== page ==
After unsteady play in the first three games, the Michigan
volleyball team regained its consistency to knock off rival
Michigan State, 3-1, in front of 1,721 last night at Cliff Keen

Michigan Volleyball
Michigan fifth-year senior Lisa Gamalski taps the ball against Michigan State last night. (MIKE HULSEBUS/Daily)

Freshman Katie Bruzdzinski led the Wolverines with 12 kills and
17 digs, recording her fourth double-double of the season and
leading Michigan in kills for the third straight match.

But it was sophomore Danielle Pflum’s inspired play off
the bench in games three and four that focused the Wolverines (4-1
Big Ten, 14-2 overall) and propelled them to a commanding 30-12 win
in the fourth game.

“It came down to two factors: momentum and Danielle
Pflum,” Michigan coach Mark Rosen said. “(Pflum) came
in and just lit it on fire. She really changed the match around.
She came in with a reckless abandon mentality to throw caution to
the wind and just go after it. The next thing you know, the whole
team is feeding off of that.”

After seeing limited action in Michigan’s matches against
Purdue and Indiana last weekend, Pflum replaced struggling senior
Jennifer Gandolph at the end of game three. Pflum made her presence
felt immediately, recording two kills to even the game at 28 and
put the Wolverines ahead 30-29. Junior Alicia Boswell’s
aggressive serve forced Michigan State (1-4, 6-7) into an attack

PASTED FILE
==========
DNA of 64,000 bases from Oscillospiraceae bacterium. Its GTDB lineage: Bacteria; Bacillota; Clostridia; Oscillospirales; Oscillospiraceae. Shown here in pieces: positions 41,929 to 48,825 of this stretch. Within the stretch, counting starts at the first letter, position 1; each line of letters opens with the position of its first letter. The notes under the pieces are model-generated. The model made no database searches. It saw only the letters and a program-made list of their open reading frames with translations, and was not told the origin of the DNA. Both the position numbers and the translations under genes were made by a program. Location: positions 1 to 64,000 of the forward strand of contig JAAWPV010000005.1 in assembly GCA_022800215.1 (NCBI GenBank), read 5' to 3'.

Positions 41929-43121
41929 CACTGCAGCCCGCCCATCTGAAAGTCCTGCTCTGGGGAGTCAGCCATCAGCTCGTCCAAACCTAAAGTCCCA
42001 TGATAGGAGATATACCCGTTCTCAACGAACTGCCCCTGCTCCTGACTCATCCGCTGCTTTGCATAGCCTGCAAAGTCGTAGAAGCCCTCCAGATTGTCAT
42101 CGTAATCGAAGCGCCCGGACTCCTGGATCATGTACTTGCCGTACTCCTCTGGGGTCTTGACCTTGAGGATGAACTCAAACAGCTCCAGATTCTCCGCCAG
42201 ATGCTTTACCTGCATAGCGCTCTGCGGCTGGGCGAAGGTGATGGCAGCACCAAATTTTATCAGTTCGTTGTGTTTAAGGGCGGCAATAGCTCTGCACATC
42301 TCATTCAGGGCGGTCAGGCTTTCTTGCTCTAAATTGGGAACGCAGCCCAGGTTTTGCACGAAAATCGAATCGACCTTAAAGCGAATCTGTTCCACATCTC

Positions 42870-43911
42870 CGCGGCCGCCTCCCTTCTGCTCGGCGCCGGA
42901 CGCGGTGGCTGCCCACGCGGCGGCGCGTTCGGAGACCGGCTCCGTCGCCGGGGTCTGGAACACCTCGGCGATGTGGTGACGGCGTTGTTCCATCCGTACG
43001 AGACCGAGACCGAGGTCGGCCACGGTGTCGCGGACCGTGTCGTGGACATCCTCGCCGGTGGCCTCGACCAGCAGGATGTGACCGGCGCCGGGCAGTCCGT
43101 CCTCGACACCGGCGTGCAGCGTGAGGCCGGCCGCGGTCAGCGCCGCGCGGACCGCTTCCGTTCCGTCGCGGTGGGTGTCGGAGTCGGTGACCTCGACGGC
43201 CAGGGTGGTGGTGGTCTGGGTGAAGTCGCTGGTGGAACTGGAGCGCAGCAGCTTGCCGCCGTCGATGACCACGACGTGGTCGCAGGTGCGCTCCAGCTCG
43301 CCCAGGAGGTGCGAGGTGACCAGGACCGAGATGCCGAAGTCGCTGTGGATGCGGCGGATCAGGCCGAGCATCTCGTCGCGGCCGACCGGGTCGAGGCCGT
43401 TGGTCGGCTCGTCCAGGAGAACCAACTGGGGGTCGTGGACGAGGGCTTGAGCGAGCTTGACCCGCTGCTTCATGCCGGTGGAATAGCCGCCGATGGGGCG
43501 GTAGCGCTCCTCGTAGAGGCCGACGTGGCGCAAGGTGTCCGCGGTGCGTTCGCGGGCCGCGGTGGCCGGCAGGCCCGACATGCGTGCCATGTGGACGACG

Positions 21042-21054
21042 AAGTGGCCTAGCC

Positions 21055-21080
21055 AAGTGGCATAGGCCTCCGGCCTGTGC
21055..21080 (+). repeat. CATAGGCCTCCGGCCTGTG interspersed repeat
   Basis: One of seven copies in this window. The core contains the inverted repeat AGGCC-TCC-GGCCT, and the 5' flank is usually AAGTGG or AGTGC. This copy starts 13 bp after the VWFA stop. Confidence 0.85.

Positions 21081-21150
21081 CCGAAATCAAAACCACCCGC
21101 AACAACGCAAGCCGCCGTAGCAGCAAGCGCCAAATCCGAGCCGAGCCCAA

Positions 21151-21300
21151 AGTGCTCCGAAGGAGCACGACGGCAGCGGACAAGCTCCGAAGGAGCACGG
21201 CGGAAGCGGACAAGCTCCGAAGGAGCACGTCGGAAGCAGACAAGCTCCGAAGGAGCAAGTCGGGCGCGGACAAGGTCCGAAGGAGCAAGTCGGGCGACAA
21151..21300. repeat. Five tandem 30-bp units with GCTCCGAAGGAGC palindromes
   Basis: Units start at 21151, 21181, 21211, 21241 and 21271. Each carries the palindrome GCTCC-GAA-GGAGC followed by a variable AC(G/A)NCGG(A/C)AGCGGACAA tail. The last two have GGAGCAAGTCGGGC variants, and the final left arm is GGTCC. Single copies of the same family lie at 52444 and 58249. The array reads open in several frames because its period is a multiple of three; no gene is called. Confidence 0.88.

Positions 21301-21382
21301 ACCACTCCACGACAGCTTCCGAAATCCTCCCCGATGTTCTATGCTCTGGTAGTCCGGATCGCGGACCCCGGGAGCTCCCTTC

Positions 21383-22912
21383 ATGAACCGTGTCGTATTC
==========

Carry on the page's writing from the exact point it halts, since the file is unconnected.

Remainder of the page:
error, and Michigan won the game 31-29. Pflum added four kills in
the fourth game to finish with six kills and no errors for the

Michigan also picked up its defense to control game four.
Leading 8-3, freshman Lyndsay Miller and senior Lisa Gamalski both
missed key hits on a rally. But freshman Stesha Selsky was there to
save both points. The Wolverines held the Spartans to a -.053
hitting percentage in the fourth game.

“We really took care of the basics — ball control
and passing — in game four,” Michigan sophomore Erin
Cobler said. “I think we picked up our serving to keep them
off balance. We could run our offense a lot better and it was a lot
harder for them to keep up their defense. I think we did a good job
of taking care of our game.”

Michigan was focused at the start of game one, but tough
Michigan State defense kept the game close. The sharp
decision-making of Gamalski — who had three kills and five
assists in the first game — led the Wolverines to a 30-19

The pressure and emotion of the intense rivalry threw off
Michigan in game two. The Spartans came out sharp after dropping
the first game. Michigan State tied the game at 19-19 and then took
a 21-19 lead on a service ace from freshman Miken Trogdon and a
Wolverine attack error. Michigan State went on the win the second
game 30-24.

The Wolverines’ uneasy play also kept them off balance
throughout a close game three, which they would go on to win.

But by the middle of game four, the Wolverines were hitting on
all cylinders. Michigan State coach Chuck Erbe was sitting
dejectedly on his team’s bench, seeming to have almost
stopped coaching his team.

The 1,721 fans in attendance represented the fifth-largest crowd
in Cliff Keen Arena history.

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